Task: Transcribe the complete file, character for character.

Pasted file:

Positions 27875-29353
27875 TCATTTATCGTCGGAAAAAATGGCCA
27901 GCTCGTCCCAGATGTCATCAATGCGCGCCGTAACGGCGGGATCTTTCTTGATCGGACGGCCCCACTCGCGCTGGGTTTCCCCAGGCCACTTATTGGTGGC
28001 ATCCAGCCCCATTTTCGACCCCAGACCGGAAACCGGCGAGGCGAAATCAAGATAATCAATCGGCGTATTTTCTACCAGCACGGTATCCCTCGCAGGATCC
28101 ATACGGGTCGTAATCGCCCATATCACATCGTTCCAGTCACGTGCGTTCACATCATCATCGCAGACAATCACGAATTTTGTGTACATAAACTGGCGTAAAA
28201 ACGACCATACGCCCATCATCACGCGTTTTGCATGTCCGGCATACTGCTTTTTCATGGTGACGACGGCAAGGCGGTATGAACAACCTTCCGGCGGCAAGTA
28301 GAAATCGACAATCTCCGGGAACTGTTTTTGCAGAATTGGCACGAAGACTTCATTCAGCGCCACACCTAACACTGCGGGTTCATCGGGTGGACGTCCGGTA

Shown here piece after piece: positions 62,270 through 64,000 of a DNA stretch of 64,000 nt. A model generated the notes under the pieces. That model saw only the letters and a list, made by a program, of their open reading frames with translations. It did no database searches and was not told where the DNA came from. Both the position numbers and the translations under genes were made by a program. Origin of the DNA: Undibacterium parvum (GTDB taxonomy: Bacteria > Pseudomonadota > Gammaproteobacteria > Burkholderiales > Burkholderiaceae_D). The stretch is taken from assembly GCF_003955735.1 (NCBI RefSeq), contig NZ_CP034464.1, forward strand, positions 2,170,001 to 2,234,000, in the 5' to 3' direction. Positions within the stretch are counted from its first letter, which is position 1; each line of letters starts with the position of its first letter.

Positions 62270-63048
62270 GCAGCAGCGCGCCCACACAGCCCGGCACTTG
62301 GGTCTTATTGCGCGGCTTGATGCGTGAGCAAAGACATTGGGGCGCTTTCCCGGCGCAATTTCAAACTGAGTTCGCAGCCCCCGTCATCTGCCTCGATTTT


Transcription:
Positions 27875-29353
27875 TCATTTATCGTCGGAAAAAATGGCCA
27901 GCTCGTCCCAGATGTCATCAATGCGCGCCGTAACGGCGGGATCTTTCTTGATCGGACGGCCCCACTCGCGCTGGGTTTCCCCAGGCCACTTATTGGTGGC
28001 ATCCAGCCCCATTTTCGACCCCAGACCGGAAACCGGCGAGGCGAAATCAAGATAATCAATCGGCGTATTTTCTACCAGCACGGTATCCCTCGCAGGATCC
28101 ATACGGGTCGTAATCGCCCATATCACATCGTTCCAGTCACGTGCGTTCACATCATCATCGCAGACAATCACGAATTTTGTGTACATAAACTGGCGTAAAA
28201 ACGACCATACGCCCATCATCACGCGTTTTGCATGTCCGGCATACTGCTTTTTCATGGTGACGACGGCAAGGCGGTATGAACAACCTTCCGGCGGCAAGTA
28301 GAAATCGACAATCTCCGGGAACTGTTTTTGCAGAATTGGCACGAAGACTTCATTCAGCGCCACACCTAACACTGCGGGTTCATCGGGTGGACGTCCGGTA

Shown here piece after piece: positions 62,270 through 64,000 of a DNA stretch of 64,000 nt. A model generated the notes under the pieces. That model saw only the letters and a list, made by a program, of their open reading frames with translations. It did no database searches and was not told where the DNA came from. Both the position numbers and the translations under genes were made by a program. Origin of the DNA: Undibacterium parvum (GTDB taxonomy: Bacteria > Pseudomonadota > Gammaproteobacteria > Burkholderiales > Burkholderiaceae_D). The stretch is taken from assembly GCF_003955735.1 (NCBI RefSeq), contig NZ_CP034464.1, forward strand, positions 2,170,001 to 2,234,000, in the 5' to 3' direction. Positions within the stretch are counted from its first letter, which is position 1; each line of letters starts with the position of its first letter.

Positions 62270-63048
62270 GCAGCAGCGCGCCCACACAGCCCGGCACTTG
62301 GGTCTTATTGCGCGGCTTGATGCGTGAGCAAAGACATTGGGGCGCTTTCCCGGCGCAATTTCAAACTGAGTTCGCAGCCCCCGTCATCTGCCTCGATTTT